Rukmini Devi Arundale created a theatrical production of The Light of Asia with the assistance of Alex and Mary Elmore. It was also produced by All India Radio at their Marshal Road Studios.[7] The broadcast was available by shortwave radio around the world.[8]

The Indian film industry, in its infancy, chose The Light of Asia as a subject for a 1925 production:

Bengal-born Himanshu Rai, while pursuing his legal education at the Inner Temple in London, came into contact with playwright Niranjan Pal, who was working on a script based on Edwin Arnold's poem, Light of India. The two set up a partnership. Pal got Peter Ostermeyer's German company, Emelka, to pre-buy the European distribution rights and contribute the technical crew consisting of Director Franz Osten (Ostermeyer's brother), cameraman Joseph Wirsching, production designer Karl von Spretti and assistants and all technical equipments, while Rai got the Delhi-based Great Eastern Film Corporation owned by Moti and Prem Sagar to invest in one-third of the production. And thus took shape Light of Asia (1925) - the first significant international co-production. The unique film was shot entirely in India, in actual locales, without aid of studio sets, artificial lights, faked up properties or make-up.[9]

Neely Warrington dancing, from Los Angeles Sun, June 30, 1918

At Krotona

Another theatrical version was presented in 1918 in the upper gardens at Krotona Institute of Theosophy in Hollywood, California. It ran for 35 performances in the Krotona Stadium that could seat 800 people, and also in Beachwood Canyon.[10] Neely Warrington, the daughter of American Theosophical Society president A. P. Warrington, was one of the performers.

Camille Zekwer and Charles Wakefield Cadman, then living at Krotona, composed the music; Ruth St. Denis and dancers from Denishawn danced; and Louis Horst was musical director ... Christine Wetherill Stevenson, a theosophist from Philadelphia, whose name does not appear on the program, commissioned the dramatization and sponsored the production.[11]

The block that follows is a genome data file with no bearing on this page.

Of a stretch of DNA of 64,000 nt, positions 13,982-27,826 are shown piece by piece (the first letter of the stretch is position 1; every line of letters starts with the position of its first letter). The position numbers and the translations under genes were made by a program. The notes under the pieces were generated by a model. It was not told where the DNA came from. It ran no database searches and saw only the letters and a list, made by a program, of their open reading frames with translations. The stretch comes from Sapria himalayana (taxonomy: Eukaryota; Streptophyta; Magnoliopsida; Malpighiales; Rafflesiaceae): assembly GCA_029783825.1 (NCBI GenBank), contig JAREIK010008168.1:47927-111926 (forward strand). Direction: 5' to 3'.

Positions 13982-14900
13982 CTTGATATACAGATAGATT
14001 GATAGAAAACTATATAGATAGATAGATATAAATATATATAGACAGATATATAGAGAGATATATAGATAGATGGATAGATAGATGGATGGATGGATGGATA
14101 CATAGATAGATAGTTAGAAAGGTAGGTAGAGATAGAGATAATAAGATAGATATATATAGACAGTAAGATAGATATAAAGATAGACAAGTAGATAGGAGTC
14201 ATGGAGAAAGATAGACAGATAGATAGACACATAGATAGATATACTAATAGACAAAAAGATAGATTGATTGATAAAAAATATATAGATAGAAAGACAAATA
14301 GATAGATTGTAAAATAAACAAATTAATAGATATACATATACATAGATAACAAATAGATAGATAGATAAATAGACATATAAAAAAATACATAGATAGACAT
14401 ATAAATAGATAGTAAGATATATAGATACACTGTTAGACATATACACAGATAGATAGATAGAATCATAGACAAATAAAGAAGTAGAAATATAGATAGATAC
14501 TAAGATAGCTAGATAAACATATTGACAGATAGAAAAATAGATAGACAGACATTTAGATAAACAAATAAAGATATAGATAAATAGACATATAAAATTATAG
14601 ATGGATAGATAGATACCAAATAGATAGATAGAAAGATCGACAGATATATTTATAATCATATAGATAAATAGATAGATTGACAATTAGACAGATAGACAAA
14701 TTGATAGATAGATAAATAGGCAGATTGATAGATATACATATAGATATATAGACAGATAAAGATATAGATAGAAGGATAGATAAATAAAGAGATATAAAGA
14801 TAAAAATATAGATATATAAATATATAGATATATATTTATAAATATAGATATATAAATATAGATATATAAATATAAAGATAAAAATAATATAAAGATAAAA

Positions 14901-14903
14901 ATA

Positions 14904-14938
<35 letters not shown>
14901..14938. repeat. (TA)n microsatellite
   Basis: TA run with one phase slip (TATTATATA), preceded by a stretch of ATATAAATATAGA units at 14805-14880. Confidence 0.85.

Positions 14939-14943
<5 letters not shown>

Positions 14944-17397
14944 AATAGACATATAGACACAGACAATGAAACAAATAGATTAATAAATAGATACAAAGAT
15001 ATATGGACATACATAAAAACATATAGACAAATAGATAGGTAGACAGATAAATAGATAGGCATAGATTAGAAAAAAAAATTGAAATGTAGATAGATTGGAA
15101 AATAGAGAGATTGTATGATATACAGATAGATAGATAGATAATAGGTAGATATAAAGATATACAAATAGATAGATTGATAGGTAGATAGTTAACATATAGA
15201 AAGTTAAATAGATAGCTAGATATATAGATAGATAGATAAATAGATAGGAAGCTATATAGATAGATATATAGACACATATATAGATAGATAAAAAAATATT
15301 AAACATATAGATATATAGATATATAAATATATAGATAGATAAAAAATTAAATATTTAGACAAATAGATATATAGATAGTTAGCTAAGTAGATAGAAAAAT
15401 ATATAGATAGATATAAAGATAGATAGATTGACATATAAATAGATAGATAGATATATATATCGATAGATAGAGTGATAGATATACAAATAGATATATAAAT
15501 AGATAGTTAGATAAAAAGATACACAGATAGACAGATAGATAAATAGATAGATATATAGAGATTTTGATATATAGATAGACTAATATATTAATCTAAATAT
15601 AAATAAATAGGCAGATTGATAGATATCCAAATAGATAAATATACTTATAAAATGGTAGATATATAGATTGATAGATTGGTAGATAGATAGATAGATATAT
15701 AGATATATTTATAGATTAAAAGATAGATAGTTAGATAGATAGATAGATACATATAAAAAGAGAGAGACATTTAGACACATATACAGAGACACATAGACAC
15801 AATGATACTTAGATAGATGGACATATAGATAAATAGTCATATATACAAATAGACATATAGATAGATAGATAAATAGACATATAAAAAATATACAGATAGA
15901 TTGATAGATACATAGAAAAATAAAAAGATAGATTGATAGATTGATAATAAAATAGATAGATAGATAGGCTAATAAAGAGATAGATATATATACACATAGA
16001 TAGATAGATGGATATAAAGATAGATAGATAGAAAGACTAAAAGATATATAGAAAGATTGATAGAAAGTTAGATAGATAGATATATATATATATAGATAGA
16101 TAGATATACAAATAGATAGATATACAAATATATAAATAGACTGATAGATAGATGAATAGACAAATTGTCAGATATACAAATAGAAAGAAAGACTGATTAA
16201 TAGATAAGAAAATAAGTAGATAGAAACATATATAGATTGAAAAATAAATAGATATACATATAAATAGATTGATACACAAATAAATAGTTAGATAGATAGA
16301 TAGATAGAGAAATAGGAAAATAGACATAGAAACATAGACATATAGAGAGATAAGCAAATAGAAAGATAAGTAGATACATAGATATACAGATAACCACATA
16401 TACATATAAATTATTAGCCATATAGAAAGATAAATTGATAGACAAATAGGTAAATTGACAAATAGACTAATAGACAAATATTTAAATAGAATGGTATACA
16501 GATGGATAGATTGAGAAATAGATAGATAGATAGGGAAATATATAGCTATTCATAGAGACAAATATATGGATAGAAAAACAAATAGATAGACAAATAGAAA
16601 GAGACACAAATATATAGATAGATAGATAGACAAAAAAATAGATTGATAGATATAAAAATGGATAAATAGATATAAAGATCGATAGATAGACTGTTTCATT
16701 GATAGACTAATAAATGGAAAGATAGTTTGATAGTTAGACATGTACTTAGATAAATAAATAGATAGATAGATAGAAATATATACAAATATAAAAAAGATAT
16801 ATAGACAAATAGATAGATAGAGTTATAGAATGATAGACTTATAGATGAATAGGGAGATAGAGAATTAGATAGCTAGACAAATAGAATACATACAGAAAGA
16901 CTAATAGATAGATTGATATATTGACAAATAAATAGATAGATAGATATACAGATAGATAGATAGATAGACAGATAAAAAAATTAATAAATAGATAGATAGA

According to Joy Mills:

A pre-convention attraction which caused a great stir was the presentation of "The Light of Asia," as a dramatic production with the well-known actor, Walter Hampden (hailed by one newspaper as "America's best Hamlet") in the leading role as the Buddha. Staged in the Krotona Stadium, the play attracted great attention in Los Angeles and surrounding communities; among the distinguished spectators were the Mayor of Los Angeles, John Masefield of England, the Japanese consul, and a number of prominent motion picture producers and stars."[12]

Helen Keller attended a performance while she was visiting Hollywood during production of a film about her life. She wrote about the play to A. P. Warrington:

I enjoyed The Light of Asia very much. I should have liked to meet the actors, but I was very tired that evening. I hope, however, I may have an opportunity of meeting you and the other friends on the hilltop before I return East. You have made me realize anew that the art of being kind is the greatest thing in this sad old world.[13]